Avoiding traps in business takeovers
In this video about traps in business takeovers, Michèle Detaille shares her story:
- The major challenges
- Red flags
- A recurring mistake
This episode follows “Taking over a company“.
Michèle Detaille is the managing director of the Alipa group since 1996. Discover more on www.alipa.lu.
Subtitles are available in english and french.
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The major challenges of a takeover?
Obviously, you need to identify the business target. Once you have, you need to find financing. What’s difficult in a takeover I would say is the transition between when you buy and when you’re coming to the end of the support period with the seller, because you know it will end at some point, but at the same time, you need… to have good contacts and get certain information from them that may not have been self-obvious during due diligence and the period prior to the buyout. Taking over a small business involves a lot of psychology, you need to listen but stay firm about what you want to do when you become the owner because you’ll be the one responsible.
You have to be very careful to analyze everything and seek out every little detail. I also think that if you don’t trust the seller, you need to stop right away. In business, there’s a lot that relies on trust, and if you feel like “he’s hiding things from me” I’ve found out that you need to get out because a little bit of secrecy can hide big problems, so you really need to pay attention and you need to seek help from experts if it’s quite a large business. For things like due diligence, there are offices, specialized fiduciaries and it really is a profession in itself. Kind of like the walk-through when you’re moving out of an apartment or buying a house, you really have to look everywhere and that’s a profession, an expertise.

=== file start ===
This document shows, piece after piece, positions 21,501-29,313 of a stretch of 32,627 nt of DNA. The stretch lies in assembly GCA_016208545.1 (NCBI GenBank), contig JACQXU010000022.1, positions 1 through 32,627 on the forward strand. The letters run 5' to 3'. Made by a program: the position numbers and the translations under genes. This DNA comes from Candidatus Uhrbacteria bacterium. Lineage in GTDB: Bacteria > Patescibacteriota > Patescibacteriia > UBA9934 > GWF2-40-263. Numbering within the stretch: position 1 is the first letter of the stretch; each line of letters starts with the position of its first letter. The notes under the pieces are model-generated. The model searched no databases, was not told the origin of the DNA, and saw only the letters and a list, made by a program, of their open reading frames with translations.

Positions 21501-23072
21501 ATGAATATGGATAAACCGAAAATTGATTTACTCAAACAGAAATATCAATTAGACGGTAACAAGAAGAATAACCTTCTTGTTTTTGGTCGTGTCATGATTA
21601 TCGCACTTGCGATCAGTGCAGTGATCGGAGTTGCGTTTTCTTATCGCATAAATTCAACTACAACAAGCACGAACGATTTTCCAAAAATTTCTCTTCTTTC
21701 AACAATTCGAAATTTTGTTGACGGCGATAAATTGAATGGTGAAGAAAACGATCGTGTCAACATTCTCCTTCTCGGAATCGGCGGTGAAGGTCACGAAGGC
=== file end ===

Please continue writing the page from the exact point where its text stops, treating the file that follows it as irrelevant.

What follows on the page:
A recurring mistake?
Sometimes you might hire the wrong person for your staff. That is probably the hardest thing of all, selecting the right people knowing you’ll be able to cover some mileage together where both will be happy and there will be a positive result. It’s always too bad when you’re wrong because you waste time, there’s a loss of value in the company… It’s not positive either for the person you have to get rid of or find a new job for. And you think “Really, will I ever learn?” “I have 20 years’ experience, I was working with teams before too and here I am still making mistakes.” But that’s just part of human nature.
A piece of advice?
Do it if it’s something you really want to do, do it if you’re optimistic, and if you’re able to step back and take stock, because if you tend to get stressed, with a dark outlook, entrepreneurship is not for you.